"They play the matchups really well and Zobrist makes that team so much better," Anderson said on Sept. 5. "Just bringing his presence to the top of the lineup, it changes their dynamic a little bit."

Where Zobrist stands entering 2020, though, is currently unclear.

Zobrist is set to hit free agency after the World Series and will turn 39 next May. Therefore, it’s possible that he’s played his last game in the big leagues, as he has little, if anything, left to prove at this stage in his career.

Ahead of the Cubs’ season finale on Sept. 29, Zobrist told reporters in St. Louis that he hasn’t thought about how much time he’ll take before deciding what’s next for him. His family situation will obviously play a big role in his decision, but if September showed anything, it's that he still has something left in the tank.

“I’m 38 but I got that feeling all over again,” Zobrist said following the Cubs’ season finale, a 9-0 loss to the Cardinals in which he pitched a scoreless inning. “Just really fun, you know? It’s a fun game. Sometimes you don’t come out on the winning end, but you still gotta have fun with it and enjoy it. I enjoyed it today."

The Cubs roster is expected to undergo changes this offseason, with center field, second base and the leadoff spot being just a few areas the team will look to address. The latter two spots became revolving doors during Zobrist’s absence, as the Cubs struggled to replace what he brought offensively.

Zobrist is past the point in his career of being an everyday player. However, he still could be a useful asset for the Cubs in a supporting role, bringing his veteran approach to the lineup when he plays while still offering an experienced voice in the clubhouse.

“I take a lot of joy in that role, just being a supporting guy and being a part of winning clubs and part of winning atmospheres and cultures,” Zobrist said on Sept. 29. “The Chicago Cubs have been that since I’ve been around. This year we didn’t make the playoffs — we still have a winning record — (but) the kind of relationships that are built here and the culture that’s been built here is definitely a winning one.”

After the Cubs announced that they wouldn’t retain Joe Maddon for 2020, Zobrist acknowledged that more changes were likely coming in the offseason. Only time will tell what that means for the veteran utilityman — should he continue playing.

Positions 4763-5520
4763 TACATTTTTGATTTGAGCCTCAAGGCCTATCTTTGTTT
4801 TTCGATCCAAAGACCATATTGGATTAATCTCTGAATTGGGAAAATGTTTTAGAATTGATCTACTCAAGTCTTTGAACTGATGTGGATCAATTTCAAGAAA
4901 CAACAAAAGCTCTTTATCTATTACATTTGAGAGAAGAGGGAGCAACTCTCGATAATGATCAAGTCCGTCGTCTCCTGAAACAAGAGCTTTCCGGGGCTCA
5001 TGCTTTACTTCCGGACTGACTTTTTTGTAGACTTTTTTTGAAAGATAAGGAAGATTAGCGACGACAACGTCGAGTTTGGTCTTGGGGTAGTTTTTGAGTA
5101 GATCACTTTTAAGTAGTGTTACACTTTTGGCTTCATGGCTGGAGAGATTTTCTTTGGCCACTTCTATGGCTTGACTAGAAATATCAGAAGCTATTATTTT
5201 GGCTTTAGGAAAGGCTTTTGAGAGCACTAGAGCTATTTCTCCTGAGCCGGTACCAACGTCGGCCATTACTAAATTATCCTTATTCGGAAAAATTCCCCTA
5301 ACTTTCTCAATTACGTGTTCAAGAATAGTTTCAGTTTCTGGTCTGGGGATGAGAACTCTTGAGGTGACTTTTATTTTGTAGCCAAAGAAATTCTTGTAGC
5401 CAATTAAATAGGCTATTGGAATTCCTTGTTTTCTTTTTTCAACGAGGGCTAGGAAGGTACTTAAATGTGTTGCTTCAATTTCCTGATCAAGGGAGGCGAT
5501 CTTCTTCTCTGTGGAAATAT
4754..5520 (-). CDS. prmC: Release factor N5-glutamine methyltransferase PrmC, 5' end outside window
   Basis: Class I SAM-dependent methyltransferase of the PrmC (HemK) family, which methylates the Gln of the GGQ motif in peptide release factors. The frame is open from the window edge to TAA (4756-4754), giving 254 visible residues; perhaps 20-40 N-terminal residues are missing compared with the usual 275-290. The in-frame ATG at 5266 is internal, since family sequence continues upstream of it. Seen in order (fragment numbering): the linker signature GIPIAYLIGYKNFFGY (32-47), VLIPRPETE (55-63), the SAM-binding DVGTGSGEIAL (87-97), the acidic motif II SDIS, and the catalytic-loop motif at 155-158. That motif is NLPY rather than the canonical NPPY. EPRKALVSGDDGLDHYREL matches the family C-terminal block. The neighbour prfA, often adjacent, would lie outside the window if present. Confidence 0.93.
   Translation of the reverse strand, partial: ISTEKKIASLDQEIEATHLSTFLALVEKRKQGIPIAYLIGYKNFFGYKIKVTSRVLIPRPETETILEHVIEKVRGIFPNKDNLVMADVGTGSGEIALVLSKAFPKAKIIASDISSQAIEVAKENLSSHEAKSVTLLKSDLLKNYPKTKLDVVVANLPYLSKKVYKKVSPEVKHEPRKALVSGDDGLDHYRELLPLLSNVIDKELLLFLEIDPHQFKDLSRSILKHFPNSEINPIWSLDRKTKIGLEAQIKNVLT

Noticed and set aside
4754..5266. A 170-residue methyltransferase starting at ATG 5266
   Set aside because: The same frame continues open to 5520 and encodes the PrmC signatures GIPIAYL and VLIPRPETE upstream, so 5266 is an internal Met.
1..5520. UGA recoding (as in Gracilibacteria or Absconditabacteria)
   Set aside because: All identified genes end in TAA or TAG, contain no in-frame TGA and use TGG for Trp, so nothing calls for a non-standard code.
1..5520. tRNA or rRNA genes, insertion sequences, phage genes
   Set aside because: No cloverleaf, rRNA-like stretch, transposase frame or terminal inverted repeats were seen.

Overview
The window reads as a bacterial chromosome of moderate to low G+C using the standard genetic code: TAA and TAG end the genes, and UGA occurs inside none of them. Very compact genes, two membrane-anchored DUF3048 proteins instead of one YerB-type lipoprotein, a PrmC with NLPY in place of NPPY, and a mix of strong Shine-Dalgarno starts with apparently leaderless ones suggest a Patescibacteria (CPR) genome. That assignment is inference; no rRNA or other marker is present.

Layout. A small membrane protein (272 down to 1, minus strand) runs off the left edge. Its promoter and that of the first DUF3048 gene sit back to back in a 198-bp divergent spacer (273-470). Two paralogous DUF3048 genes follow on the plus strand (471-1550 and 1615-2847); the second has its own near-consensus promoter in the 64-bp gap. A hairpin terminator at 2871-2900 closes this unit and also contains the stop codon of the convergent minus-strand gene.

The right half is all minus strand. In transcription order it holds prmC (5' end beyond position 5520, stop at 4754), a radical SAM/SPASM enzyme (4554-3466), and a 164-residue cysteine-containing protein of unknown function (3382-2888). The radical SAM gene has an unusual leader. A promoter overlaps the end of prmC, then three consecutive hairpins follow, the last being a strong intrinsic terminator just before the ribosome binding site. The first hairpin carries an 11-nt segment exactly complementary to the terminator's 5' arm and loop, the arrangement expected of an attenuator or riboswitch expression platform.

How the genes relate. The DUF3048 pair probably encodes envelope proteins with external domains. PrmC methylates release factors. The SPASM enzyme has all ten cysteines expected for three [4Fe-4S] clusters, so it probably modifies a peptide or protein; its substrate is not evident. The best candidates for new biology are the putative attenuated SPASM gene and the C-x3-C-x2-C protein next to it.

Whether he retires or joins a different team for 2020, though, Zobrist will look back on his four seasons with the Cubs fondly.

“(They’re) just the most passionate fans I’ve ever met,” he said of Cubs fans. “They’re very loyal, very passionate and it’s been such a pleasure to be a part of that team that beat the curse back in ’16, so I feel that still, when I see Cubs fans, there’s a lot of them that hug me and thank me for being a part of that.

“I’ll always look back at [my] time here — I don’t know what’s going to happen in the offseason — but look back at these four years and [be] very grateful to be able to be part of a group like this and be able to do what we did while I was here.”

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Cubs Talk Podcast: An ode to Joe Maddon and looking to the next era

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USA Today

Cubs Talk Podcast: An ode to Joe Maddon and looking to the next era

On the latest Cubs Talk Podcast, Tony Andracki, Kelly Crull, Scott Changnon and Jeff Nelson give us their memories of Joe Maddon's time with the Cubs and discuss David Ross and Joe Espada's candidacy to be the next manager.

01:30 Kelly's memories of Joe from the perspective of a reporter

06:00 Going back to Hazleton with Joe

07:45 Joe's legacy as manager of the Cubs

16:00 How Joe impacted Javy Baez' career

18:00 David Ross and Joe Espada may be the leaders to replace Joe Maddon.

Listen here or via the embedded player below: